This was a big week for Washington sophomore Terrence Ross. The 6-6 wing got to play two games in a span of five days at Madison Square Garden in New York City, matching up with top-10 ranked opponents Marquette and Duke, both sporting a number of NBA prospects on their rosters.
Virtually every team in the NBA was represented at one of these contests, making this an outstanding opportunity to showcase his talent, with the games being broadcasted nationally on ESPN and CBS.
Ross was not considered an elite-level recruit coming out of high school. In fact, he wasn’t even the best player on his own team back then—that honor went to Kentucky’s Terrence Jones. But his stature has slowly grown, to the point that NBA scouts are now talking about him as a legitimate lottery prospect.
Spend time around those scouts, as I did at MSG, and you’ll quickly learn what they like about him. “He’s a special athlete,” said one. “Everything comes so easy for him,” another opined. “He’s just scratching the surface of how good he can be,” a third gushed. After plays like this, who can blame them.
Ross didn’t want to discuss any of this as his week in New York came to a close, deflecting questions about his individual performance. “It was great for our program to get this type of exposure,” he told us after the Duke game “but not being able to get a win in either game was heartbreaking for me.”
His final tally in New York: 35 points (16-31 FG), 16 rebounds, 5 assists, 4 turnovers, 2 steals in 65 minutes of action. Excluding his very poor first half against Duke, including two air-balls he attributes to “the bright lights,” he showed his talent pretty clearly.
One of the most physically gifted players in college basketball, Ross is a proficient shooter with NBA range. He is dangerous with his feet set, but has the ability to score in the mid-range as well with a picture perfect mid-range jumper. With his unique combination of size and explosiveness, he creates separation effortlessly, converting on over 50% of his off the dribble pull-ups on the season.
Not just a one dimensional shooter, Ross does a good job finding other ways to contribute to his team, be it with his ability to score in transition, on post-up plays, off cuts or working the offensive glass. He’s a willing passer who likes to make teammates better and can be a real presence on the defensive end and especially on the glass when dialed in.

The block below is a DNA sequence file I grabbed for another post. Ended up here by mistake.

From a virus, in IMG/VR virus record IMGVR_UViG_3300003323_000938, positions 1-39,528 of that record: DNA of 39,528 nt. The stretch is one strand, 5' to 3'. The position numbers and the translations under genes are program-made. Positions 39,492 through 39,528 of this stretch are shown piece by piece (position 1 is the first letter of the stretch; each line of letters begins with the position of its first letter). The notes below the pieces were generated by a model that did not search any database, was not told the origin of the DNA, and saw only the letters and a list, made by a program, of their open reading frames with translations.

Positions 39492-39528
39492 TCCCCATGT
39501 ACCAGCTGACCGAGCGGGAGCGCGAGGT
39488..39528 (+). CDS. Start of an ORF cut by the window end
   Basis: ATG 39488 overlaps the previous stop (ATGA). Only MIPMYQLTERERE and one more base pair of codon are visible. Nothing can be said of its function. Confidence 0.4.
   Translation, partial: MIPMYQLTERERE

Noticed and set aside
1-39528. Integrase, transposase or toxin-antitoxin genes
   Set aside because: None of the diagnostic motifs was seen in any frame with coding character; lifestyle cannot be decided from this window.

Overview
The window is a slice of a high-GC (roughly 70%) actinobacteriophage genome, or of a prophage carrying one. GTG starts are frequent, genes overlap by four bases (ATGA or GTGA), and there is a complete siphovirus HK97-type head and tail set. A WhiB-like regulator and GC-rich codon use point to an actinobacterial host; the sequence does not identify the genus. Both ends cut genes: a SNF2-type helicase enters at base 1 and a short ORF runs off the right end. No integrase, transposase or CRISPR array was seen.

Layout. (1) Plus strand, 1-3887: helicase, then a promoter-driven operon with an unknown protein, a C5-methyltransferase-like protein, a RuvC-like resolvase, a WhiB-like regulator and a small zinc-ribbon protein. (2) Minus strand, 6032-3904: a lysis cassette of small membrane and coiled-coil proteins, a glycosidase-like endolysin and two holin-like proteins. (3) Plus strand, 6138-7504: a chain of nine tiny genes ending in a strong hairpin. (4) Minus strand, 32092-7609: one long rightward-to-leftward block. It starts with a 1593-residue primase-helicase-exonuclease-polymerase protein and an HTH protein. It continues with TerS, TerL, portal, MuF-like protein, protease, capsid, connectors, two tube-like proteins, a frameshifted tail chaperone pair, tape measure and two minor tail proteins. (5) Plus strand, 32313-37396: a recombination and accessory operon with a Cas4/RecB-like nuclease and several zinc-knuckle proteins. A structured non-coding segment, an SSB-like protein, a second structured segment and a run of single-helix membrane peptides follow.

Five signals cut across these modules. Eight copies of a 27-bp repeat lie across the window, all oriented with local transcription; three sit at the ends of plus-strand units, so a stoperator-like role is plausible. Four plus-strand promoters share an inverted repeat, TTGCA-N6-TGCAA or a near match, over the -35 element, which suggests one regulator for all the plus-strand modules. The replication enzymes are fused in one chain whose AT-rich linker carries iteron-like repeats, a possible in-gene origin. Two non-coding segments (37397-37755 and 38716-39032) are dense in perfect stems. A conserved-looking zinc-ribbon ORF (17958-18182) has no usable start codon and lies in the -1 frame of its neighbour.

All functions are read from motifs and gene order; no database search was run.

The only thing holding Ross back from emerging as a true star at the college level are his average ball-handling skills, making it difficult for him from to get into the lane in the half-court at a great rate. While he can beat his man off the dribble in a straight line thanks to his excellent first step, he struggles to use his off hand and only doesn’t know how to operate at different speeds at the moment. In addition, he’s not always strong, physical, or crafty enough to finish around help defense. These are all things he obviously still work on considering he’s just 20 years old.
As pointed out a few days ago, here on Grantland, the supply of shooting guards in the NBA right now is much smaller than the demand. It’s not hard to envision Ross going into a private workout this May and knocking a team’s socks off with his silky smooth athleticism and perimeter shooting ability.
In the meantime, Ross will have to find a way to help his 4-4 team win some games in the Pac-12. It will be interesting to see if more offense gets run through him as the season moves on. His freshman teammate, Tony Wroten, ranks 3rd in the NCAA in usage rate at the moment, but also turns the ball over an absurdly high 7.3 times per-40 minutes.
Scouts will be watching to see how Ross performs for UW as they enter Pac-12 play later this month. A NCAA tournament berth likely depends on it.
Jonathan Givony is the founder of DraftExpress.com, a website providing scouting information and analytics on the top basketball prospects in the world outside of the NBA. His work has appeared in the New York Times, Sports Illustrated, Yahoo! Sports, USA Today and NBA.com. Follow him on Twitter at @DraftExpress.
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